Carpal tunnel syndrome (CTS) is a common and disabling condition of the hand caused by entrapment of the median nerve at the level of the wrist. It is the commonest entrapment neuropathy, with estimates of prevalence ranging between 5-10%. Here, we undertake a genome-wide association study (GWAS) of an entrapment neuropathy, using 12,312 CTS cases and 389,344 controls identified in UK Biobank. We discover 16 susceptibility loci for CTS with p < 5 × 10-8. We identify likely causal genes in the pathogenesis of CTS, including ADAMTS17, ADAMTS10 and EFEMP1, and using RNA sequencing demonstrate expression of these genes in surgically resected tenosynovium from CTS patients. We perform Mendelian randomisation and demonstrate a causal relationship between short stature and higher risk of CTS. We suggest that variants within genes implicated in growth and extracellular matrix architecture contribute to the genetic predisposition to CTS by altering the environment through which the median nerve transits.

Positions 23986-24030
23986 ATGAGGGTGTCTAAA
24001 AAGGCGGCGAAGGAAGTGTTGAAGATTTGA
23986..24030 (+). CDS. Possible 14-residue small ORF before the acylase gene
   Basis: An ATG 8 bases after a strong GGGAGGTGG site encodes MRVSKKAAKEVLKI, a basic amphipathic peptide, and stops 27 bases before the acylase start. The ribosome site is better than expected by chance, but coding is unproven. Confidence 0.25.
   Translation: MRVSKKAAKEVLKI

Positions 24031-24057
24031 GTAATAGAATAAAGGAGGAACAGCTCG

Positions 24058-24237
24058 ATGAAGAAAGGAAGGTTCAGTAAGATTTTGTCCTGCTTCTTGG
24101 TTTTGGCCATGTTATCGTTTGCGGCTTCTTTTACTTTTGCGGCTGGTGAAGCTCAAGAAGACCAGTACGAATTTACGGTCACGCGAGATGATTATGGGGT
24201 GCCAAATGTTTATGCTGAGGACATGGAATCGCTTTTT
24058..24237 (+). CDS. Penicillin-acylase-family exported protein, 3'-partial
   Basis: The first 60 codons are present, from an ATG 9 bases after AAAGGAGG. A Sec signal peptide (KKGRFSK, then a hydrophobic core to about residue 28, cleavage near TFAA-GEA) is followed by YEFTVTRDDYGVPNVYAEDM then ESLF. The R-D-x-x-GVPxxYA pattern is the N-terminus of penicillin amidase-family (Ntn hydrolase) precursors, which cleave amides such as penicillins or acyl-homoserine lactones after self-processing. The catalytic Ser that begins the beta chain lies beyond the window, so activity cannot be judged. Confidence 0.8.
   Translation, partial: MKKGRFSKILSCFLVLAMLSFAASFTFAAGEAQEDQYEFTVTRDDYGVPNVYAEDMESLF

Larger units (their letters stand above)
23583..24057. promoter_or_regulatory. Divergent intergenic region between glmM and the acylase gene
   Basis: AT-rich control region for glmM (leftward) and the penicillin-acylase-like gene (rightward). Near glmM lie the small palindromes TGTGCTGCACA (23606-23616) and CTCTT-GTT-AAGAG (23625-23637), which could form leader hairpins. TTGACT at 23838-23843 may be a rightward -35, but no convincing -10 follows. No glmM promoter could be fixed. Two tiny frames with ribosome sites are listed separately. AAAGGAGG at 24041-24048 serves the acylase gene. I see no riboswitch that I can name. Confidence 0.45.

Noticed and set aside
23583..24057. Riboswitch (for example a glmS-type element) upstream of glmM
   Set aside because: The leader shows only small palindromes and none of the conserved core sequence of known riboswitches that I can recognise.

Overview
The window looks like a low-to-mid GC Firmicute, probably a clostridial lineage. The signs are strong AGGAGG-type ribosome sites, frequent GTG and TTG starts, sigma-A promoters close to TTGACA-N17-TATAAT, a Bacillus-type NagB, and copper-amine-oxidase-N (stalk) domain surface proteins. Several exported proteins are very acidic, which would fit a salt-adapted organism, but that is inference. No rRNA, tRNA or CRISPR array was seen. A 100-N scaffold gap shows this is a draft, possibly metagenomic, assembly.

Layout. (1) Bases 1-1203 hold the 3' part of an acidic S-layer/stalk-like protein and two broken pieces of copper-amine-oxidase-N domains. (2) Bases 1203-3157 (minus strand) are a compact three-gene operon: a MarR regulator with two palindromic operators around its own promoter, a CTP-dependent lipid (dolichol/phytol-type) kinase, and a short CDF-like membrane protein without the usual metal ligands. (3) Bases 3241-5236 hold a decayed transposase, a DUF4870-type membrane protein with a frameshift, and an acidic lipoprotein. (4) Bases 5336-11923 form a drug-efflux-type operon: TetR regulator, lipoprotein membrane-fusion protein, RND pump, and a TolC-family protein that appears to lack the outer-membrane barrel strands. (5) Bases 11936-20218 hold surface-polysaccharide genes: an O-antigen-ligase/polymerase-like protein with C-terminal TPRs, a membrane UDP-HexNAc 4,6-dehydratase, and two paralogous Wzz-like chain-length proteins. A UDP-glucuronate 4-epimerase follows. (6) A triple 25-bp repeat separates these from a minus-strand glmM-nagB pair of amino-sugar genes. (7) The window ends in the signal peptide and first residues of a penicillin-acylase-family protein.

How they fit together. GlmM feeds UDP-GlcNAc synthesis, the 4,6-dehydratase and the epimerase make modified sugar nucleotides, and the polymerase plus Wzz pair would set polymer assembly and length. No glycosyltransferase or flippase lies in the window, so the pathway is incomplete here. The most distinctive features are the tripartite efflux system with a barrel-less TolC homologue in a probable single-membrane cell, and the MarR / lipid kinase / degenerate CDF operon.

ADAMTS Proteins, Aged, Carpal Tunnel Syndrome, Chromosome Mapping, Computer Simulation, Extracellular Matrix Proteins, Female, Genetic Loci, Genetic Predisposition to Disease, Genome, Human, Genome-Wide Association Study, Genotype, Humans, Male, Median Nerve, Middle Aged, Polymorphism, Single Nucleotide, Sequence Analysis, RNA, Wrist